As an ordinary West Lothian bloke, I never thought I’d be somebody to make a contribution to history; no matter how small. But last week I got the chance, and I grabbed it.
A national newspaper took me along to the sentencing of Tommy Sheridan at Glasgow High Court. The purpose for my presence was to observe his body language and comment on what was going on in his mind.
Not too difficult a task… I mean, if you were sitting between two prison officers before The Beak, waiting to hear how long you were going to be a guest of Her Majesty, what would be going through your mind? Pretty much the same, I wager.
The use of a mobile phone in court is frowned upon. Actually, it’s more than that. Try texting your chums from the High Court to tell them what’s happening, and you would find yourself – minus your phone, belt, shoelaces and tie – in the back of a prison van before you could hit the “send” button.
However, at this case the officials decided to try an experiment. For the first time ever, those in the Press Box were told that on this occasion – and on this occasion only – they could “tweet” as the case developed. This meant that the reporters could send a rolling report to the newsdesks of their respective papers.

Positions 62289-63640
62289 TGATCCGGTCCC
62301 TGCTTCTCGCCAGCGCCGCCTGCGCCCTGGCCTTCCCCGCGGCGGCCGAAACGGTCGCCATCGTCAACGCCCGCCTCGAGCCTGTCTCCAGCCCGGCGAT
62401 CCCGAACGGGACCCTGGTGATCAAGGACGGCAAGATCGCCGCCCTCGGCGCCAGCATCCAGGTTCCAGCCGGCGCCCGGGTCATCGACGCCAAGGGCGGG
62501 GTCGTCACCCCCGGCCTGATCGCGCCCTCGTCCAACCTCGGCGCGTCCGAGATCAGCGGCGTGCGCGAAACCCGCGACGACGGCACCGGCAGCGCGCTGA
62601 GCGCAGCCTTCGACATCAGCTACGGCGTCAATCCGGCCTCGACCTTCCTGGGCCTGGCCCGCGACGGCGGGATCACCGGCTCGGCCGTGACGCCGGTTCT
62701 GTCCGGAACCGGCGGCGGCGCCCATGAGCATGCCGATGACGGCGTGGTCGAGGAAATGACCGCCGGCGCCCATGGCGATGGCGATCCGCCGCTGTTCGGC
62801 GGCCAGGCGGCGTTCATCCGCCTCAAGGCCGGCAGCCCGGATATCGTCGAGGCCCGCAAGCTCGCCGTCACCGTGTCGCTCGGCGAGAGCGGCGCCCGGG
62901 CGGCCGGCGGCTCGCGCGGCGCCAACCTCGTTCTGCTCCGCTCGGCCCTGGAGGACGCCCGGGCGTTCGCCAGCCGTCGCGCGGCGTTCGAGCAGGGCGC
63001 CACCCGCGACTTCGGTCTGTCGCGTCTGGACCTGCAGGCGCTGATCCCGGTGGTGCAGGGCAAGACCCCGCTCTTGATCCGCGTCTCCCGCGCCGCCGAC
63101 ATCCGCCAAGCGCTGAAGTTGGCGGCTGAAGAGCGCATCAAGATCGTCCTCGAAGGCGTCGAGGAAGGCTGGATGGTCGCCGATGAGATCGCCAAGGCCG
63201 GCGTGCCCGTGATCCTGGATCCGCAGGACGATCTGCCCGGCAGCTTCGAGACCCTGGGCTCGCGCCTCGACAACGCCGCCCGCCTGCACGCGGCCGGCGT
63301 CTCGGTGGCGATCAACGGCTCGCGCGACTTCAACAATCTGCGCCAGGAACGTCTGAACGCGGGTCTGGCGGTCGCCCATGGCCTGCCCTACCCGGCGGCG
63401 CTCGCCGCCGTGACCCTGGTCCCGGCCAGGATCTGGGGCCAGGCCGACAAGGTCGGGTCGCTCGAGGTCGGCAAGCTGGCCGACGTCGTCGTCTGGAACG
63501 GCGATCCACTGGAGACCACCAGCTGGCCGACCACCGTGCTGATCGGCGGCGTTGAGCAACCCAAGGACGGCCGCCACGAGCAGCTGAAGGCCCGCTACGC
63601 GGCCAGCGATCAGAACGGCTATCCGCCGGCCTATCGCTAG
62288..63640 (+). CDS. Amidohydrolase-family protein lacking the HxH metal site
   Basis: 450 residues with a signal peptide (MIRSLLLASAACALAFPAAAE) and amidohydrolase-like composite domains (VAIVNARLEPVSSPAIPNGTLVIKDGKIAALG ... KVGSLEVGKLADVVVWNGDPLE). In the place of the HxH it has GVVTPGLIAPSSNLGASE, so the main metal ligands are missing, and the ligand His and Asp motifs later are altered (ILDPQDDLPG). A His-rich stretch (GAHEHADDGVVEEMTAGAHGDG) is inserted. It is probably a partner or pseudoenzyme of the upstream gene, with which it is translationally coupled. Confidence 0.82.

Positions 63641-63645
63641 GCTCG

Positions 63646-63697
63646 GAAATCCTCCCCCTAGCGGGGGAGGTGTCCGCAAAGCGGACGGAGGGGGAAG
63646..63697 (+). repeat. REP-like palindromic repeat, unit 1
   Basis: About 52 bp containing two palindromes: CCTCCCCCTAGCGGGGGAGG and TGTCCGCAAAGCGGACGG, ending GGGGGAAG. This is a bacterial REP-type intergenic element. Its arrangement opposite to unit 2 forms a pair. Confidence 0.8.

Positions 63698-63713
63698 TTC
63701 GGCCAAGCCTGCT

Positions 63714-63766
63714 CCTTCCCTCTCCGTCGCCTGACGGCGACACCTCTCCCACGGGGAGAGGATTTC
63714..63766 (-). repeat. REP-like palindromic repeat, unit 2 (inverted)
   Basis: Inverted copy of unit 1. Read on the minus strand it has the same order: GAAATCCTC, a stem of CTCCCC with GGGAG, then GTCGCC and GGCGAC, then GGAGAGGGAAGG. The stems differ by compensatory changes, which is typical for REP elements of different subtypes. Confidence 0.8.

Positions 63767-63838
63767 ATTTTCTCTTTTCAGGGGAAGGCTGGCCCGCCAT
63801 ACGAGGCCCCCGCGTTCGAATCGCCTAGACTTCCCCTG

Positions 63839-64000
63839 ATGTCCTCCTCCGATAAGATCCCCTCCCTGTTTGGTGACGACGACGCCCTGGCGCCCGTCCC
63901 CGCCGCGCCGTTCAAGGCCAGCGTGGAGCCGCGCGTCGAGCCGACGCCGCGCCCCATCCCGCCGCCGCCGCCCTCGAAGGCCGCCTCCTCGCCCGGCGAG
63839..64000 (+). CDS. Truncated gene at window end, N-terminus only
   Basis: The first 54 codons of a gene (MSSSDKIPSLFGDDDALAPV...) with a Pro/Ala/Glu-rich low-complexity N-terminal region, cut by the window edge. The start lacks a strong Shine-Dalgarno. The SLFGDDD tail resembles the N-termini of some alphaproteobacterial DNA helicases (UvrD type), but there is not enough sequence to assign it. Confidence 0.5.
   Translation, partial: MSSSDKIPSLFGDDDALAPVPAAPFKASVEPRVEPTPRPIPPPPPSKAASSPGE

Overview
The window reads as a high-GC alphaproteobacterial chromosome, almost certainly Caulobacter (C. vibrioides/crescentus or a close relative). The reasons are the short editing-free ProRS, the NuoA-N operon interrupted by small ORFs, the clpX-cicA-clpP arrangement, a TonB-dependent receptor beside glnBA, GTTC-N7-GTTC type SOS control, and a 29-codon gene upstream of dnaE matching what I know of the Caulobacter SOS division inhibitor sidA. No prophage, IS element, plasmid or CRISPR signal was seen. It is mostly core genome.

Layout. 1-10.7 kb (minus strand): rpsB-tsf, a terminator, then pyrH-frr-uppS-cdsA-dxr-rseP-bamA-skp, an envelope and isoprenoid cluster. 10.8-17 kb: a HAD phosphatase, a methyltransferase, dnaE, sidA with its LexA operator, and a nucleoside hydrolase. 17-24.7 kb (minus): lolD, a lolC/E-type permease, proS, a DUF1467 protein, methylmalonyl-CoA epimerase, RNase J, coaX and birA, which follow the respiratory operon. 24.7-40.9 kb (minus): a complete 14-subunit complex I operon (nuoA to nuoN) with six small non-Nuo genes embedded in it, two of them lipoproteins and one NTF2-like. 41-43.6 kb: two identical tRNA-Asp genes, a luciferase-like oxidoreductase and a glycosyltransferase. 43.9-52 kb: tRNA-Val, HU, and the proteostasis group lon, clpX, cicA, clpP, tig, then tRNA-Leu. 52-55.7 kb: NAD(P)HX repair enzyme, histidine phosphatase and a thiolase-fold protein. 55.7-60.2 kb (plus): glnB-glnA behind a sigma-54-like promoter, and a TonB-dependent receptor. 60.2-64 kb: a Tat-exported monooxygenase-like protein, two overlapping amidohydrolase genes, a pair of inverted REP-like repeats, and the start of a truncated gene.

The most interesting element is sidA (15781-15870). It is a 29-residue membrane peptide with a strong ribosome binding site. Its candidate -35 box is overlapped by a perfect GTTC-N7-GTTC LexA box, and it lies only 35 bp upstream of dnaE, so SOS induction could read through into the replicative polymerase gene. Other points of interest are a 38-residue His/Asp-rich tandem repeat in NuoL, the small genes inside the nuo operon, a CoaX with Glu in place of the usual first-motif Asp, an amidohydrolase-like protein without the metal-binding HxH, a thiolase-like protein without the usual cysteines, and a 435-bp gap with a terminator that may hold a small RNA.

The reporters started discussing the ramifications of such a momentous change in the rules. I, on the other hand, discussed nothing. Instead, I flipped my phone open and posted something on my Facebook page before anybody had the chance to do likewise.
In other words, readers of my page were the first in the world to get a message via mobile phone from inside a court during the proceedings. How cool is that?
Okay, it may not be much in the Grand Scheme of things, but I’m delighted to be a little bit of a part of the history. And I was delighted to make my Facebook friends part of that, too.
Well, you’ve got to grab opportunities when they arise, don’t you?